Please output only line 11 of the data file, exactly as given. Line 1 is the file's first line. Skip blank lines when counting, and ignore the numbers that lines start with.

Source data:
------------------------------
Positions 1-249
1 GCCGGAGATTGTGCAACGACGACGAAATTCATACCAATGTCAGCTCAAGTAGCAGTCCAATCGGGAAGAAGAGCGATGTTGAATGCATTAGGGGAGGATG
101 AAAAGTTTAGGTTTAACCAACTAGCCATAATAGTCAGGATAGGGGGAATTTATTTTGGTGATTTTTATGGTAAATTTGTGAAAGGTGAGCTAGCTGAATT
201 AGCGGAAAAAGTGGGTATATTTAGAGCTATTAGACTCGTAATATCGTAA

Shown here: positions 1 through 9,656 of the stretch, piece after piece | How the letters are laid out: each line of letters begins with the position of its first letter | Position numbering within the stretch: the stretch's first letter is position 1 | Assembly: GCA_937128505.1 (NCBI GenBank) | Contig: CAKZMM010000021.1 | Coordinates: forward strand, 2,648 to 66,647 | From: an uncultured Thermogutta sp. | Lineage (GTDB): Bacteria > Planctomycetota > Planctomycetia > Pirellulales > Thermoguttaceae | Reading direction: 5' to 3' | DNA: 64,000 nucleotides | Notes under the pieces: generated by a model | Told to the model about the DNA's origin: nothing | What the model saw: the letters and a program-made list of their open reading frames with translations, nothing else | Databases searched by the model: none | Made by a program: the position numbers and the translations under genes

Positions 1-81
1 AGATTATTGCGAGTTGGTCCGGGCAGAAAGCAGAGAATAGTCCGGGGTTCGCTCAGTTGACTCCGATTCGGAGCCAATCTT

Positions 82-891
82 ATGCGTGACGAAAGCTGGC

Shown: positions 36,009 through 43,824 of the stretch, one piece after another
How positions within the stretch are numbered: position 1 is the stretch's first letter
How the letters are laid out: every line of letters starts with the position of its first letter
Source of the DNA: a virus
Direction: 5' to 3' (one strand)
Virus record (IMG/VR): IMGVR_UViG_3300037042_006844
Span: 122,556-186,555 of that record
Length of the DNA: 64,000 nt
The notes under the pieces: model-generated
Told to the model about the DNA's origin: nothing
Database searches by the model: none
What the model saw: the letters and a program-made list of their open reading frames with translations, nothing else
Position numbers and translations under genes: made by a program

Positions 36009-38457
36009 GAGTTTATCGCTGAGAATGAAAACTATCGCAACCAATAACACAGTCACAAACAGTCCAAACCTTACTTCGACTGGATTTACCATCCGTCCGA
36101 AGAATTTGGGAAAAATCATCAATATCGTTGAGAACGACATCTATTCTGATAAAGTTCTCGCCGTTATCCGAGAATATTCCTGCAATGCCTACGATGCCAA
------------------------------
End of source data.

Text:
How positions within the stretch are numbered: position 1 is the stretch's first letter